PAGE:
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Fallen Marine honored during Memorial Day ceremony

Photos: Andrew McMurtrie. Brittany Giese, wife of fallen Marine Joseph "Ryan" Giese, makes a rubbing of his name on the Gwinnett Fallen Heroes Memorial following the Memorial Day Ceremony on Monday in Lawrenceville. Giese, who resided in Lawrenceville and later in Winder, was killed in January while serving in Afghanistan.

Photos: Andrew McMurtrie. Brittany Giese, wife of fallen Marine Joseph "Ryan" Giese, makes a rubbing of his name on the Gwinnett Fallen Heroes Memorial following the Memorial Day Ceremony on Monday in Lawrenceville. Giese, who resided in Lawrenceville and later in Winder, was killed in January while serving in Afghanistan.

LAWRENCEVILLE -- Ever since her son died in Afghanistan, Connie Wascovich said every day has been like Memorial Day.

Monday was the first official Memorial Day since her son, Lance Cpl. Joseph "Ryan" Giese, was killed by an improvised explosive device. The 24-year-old Marine died in January during his second deployment while conducting combat operations in the Helmand province of Afghanistan.

During Gwinnett County's annual Memorial Day ceremony, Giese's sacrifice was honored. A wreath of red and white flowers was placed in front of the granite marker of the Gwinnett Fallen Heroes Memorial where the former Central Gwinnett High School's student name had been engraved.

"It helps me a lot to know people care," Wascovich said. "Ryan would have been so proud to see this."

Gwinnett County Commissioner Shirley Lasseter said the memorial serves as a constant reminder of the Gwinnett residents who have died in the line of duty serving this county and the country.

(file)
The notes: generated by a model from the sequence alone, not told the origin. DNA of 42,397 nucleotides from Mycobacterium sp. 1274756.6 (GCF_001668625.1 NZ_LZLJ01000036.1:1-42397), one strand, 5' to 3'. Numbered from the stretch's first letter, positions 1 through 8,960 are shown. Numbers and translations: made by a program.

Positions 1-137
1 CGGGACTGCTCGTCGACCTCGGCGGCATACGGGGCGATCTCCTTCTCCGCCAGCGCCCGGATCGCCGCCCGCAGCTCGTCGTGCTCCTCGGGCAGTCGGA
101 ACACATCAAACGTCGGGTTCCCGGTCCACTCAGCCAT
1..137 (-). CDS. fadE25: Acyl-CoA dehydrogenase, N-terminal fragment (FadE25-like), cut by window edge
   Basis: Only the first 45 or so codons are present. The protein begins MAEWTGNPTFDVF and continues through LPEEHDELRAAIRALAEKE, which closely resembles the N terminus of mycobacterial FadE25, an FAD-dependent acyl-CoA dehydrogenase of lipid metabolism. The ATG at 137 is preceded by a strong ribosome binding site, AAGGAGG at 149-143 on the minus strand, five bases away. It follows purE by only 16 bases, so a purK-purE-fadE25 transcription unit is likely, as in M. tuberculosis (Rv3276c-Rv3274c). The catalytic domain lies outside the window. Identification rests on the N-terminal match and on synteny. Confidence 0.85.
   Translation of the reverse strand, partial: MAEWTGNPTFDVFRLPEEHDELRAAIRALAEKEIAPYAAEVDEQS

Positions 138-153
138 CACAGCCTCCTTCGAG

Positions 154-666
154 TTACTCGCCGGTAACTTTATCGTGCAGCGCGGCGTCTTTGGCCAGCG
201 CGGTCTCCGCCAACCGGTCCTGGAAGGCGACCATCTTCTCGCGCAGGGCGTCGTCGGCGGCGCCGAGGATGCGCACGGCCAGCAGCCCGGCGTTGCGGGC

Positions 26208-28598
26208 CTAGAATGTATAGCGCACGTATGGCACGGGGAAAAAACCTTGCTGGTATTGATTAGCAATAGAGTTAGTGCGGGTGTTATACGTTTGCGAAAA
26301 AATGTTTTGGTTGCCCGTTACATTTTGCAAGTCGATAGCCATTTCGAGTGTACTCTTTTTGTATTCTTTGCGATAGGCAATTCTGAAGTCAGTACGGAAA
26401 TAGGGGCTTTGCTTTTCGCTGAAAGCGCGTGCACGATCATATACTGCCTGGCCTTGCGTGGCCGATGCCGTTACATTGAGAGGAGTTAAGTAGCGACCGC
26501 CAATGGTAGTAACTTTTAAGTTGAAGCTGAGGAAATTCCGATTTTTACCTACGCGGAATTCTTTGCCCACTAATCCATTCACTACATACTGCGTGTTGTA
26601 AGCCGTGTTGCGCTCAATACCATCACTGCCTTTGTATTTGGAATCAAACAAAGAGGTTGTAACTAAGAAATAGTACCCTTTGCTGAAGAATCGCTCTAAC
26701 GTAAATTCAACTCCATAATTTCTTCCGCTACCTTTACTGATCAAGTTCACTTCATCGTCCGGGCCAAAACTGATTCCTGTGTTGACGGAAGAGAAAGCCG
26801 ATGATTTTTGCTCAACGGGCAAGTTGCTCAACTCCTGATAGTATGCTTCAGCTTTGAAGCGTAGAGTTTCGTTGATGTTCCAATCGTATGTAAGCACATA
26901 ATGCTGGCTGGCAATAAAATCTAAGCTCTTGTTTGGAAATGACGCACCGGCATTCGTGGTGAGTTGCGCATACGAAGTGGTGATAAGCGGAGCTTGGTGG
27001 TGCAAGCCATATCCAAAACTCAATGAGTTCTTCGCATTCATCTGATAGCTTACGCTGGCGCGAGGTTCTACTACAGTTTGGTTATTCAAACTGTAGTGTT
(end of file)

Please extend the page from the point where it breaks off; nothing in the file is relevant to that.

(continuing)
"I am humbled by the incredible acts of service that they have given to our country," Lasseter said during the ceremony.

While many people see Memorial Day as the start of summer, it should be a time to look back with gratefulness on our fallen heroes, said Maj. Gen. Maria Britt, the commanding general of the Georgia Army National Guard. In particular, Britt said she remembered the 22 Georgians who were killed in action in the past year.

Jennifer Madden, one of Giese's sisters, said the weekend had been "bittersweet" for the family.

"I'd much rather have him here," she said, "but he's definitely a hero and deserves to be recognized as a hero."

Alison Leopard, also one of Giese's sisters, said the ceremony was difficult, but comforting. More than 100 people came to the Fallen Heroes Memorial to observe the ceremony.

"Ryan's faith is the other comfort," Leopard said, "that he's in heaven and I'll see him again one day."


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